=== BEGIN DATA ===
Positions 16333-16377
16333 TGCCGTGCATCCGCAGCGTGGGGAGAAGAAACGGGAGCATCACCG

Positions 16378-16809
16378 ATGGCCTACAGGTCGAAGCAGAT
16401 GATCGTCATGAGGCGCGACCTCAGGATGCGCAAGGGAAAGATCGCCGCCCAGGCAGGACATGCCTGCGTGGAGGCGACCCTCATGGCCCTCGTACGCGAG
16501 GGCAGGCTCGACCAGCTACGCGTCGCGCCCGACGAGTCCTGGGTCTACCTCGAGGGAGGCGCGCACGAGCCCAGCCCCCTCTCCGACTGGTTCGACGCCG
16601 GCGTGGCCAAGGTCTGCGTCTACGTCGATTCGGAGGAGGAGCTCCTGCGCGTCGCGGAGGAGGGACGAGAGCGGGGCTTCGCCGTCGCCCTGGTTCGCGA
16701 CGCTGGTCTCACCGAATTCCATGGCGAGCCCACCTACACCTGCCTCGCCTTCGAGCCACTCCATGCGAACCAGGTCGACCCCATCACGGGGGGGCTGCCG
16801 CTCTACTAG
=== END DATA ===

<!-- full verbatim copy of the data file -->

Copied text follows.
Positions 16333-16377
16333 TGCCGTGCATCCGCAGCGTGGGGAGAAGAAACGGGAGCATCACCG

Positions 16378-16809
16378 ATGGCCTACAGGTCGAAGCAGAT
16401 GATCGTCATGAGGCGCGACCTCAGGATGCGCAAGGGAAAGATCGCCGCCCAGGCAGGACATGCCTGCGTGGAGGCGACCCTCATGGCCCTCGTACGCGAG
16501 GGCAGGCTCGACCAGCTACGCGTCGCGCCCGACGAGTCCTGGGTCTACCTCGAGGGAGGCGCGCACGAGCCCAGCCCCCTCTCCGACTGGTTCGACGCCG
16601 GCGTGGCCAAGGTCTGCGTCTACGTCGATTCGGAGGAGGAGCTCCTGCGCGTCGCGGAGGAGGGACGAGAGCGGGGCTTCGCCGTCGCCCTGGTTCGCGA
16701 CGCTGGTCTCACCGAATTCCATGGCGAGCCCACCTACACCTGCCTCGCCTTCGAGCCACTCCATGCGAACCAGGTCGACCCCATCACGGGGGGGCTGCCG
16801 CTCTACTAG